George Mason University: Mason students help the environment with sustainability summer fellowships

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George Mason University doctoral and graduate students helped the environment, nonprofit organizations and the local community with summer projects through the Sustainability Summer Graduate Research Fellowships. This summer marked the first time Mason’s Institute for a Sustainable Earth (ISE) has offered the fellowship program.

Thanks to a unique collaboration between ISE and the Office of Graduate Education, eight student fellows received funding to research a variety of topics, including solid waste reduction strategies and helping Fairfax County’s goals of cutting greenhouse gas emissions. A video presentation of their final projects can be found here.

“Our students were able to offer organizations and the community their cutting-edge research skills,” said Jeremy Campbell, ISE’s associate director of strategic engagement. “The students benefited from the fellowships by getting real-world experiences early on in their graduate careers and seeing their research make a difference.”

Campbell emphasized the importance of the partner organizations participating in the program and said that he planned to continue the summer fellowships, as well as further develop partnerships with local government entities, nonprofit organizations and other outside groups. He also said that students participating in the fellowship program were able to network in their field of interest.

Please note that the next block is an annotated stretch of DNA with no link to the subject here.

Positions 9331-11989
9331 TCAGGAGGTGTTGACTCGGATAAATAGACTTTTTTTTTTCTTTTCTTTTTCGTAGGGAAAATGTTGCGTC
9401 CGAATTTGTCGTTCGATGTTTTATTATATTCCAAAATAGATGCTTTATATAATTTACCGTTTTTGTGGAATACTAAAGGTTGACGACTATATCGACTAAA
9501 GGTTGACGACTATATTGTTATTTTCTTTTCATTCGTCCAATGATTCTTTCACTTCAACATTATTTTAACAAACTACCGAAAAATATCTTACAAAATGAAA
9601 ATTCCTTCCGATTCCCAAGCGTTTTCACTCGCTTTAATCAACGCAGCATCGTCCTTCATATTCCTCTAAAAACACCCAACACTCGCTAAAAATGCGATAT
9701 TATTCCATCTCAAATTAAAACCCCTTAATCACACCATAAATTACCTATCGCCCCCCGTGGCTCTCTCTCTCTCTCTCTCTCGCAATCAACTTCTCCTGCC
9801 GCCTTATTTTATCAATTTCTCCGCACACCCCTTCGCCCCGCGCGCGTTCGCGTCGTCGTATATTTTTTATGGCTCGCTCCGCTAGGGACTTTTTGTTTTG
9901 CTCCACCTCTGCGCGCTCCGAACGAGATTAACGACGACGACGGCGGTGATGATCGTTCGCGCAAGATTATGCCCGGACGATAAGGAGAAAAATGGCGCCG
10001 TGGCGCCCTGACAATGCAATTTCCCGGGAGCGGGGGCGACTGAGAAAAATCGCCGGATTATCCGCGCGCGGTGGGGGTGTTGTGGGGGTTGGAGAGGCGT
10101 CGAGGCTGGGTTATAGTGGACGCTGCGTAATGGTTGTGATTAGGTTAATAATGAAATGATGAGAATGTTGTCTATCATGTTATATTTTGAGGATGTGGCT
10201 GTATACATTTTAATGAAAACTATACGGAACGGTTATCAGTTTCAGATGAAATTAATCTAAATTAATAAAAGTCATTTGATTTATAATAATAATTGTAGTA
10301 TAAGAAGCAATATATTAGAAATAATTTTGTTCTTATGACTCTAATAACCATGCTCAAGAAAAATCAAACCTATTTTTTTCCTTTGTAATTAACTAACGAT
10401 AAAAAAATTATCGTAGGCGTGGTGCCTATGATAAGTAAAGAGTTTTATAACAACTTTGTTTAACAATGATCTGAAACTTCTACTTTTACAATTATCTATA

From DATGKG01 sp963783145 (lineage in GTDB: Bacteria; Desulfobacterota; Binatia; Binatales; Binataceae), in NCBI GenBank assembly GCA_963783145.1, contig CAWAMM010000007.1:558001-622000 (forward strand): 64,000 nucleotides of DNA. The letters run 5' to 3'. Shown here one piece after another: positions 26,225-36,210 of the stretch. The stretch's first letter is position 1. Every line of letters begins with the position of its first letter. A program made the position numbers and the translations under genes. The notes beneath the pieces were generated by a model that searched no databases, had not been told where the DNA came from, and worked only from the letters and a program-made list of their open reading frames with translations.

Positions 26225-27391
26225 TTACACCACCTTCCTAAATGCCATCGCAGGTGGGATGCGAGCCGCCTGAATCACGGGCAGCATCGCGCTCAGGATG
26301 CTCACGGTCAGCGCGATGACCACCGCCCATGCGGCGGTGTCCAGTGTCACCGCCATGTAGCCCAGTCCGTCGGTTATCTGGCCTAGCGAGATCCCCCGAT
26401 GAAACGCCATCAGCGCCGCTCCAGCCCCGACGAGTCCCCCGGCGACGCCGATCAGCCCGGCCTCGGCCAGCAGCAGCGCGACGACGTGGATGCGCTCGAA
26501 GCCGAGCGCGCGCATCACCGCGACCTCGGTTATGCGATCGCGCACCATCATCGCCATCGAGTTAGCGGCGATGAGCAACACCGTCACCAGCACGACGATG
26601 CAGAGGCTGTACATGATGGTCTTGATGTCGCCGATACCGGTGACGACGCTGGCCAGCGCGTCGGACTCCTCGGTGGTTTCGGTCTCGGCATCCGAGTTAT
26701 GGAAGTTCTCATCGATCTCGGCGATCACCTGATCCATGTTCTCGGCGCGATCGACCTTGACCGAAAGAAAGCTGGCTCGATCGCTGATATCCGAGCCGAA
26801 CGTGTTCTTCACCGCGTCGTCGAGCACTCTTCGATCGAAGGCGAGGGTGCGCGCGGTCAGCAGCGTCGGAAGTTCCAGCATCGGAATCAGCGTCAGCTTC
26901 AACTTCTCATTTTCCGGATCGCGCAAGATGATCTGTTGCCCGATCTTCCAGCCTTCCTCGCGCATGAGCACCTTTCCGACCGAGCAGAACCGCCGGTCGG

All of the participating students except one are pursuing doctorates. The students came from a variety of study areas, including sociology and conflict analysis and resolution.


Sri Saahitya Uppalapati, who is pursuing a PhD in communication in the College of Humanities and Social Sciences, worked on building communications materials for Virginia Clinicians for Climate Action about the impact of the climate crisis on health in Virginia.

“It was inspiring to be surrounded by such dedicated and committed folks who truly care about the intersection of climate and health,” Uppalapati said.

Bradley Gay, a doctoral student in earth systems and geoinformation sciences in the College of Science, partnered with Blake Vullo, doctoral student in sociology in the College of Humanities and Social Sciences, to work on Future Earth’s Global Food Program. Gay studied land use change using global remote sensing data analysis. The results of his study will help push for policy that is backed up by data, Gay said.

“I appreciated the chance to study something that I’m interested in that also will be hopefully extremely helpful in policy change,” Gay said. “It was a great opportunity.”

Other students and their projects included:

Arvind Geetha Christo, doctoral student in sociology, worked on conservation and environmental justice in South Asia, partnering with the Wilson Center’s Environmental Change and Security program.

Ashton Rohmer, doctoral student in conflict analysis and resolution at the Carter School, tackled the sustainability aspects of the Bipartisan Infrastructure Bill with the Office of the Secretary at the U.S. Department of Transportation.

Stacy Lynn Yike, master’s student in environmental science and policy, looked at solid waste reduction strategies in the context of Fairfax County’s climate action plan with the Faith Alliance for Climate Solutions.

Shawn Smith, doctoral student in environmental science and policy, researched air and water pollution, environmental health, and public policy, with the Sierra Club, Virginia Chapter.

Dhruv Deepak, doctoral student in sociology, worked on globally diverse forms of community-level sustainability paradigms as part of Future Earth’s Program on Systems of Sustainable Consumption and Production.

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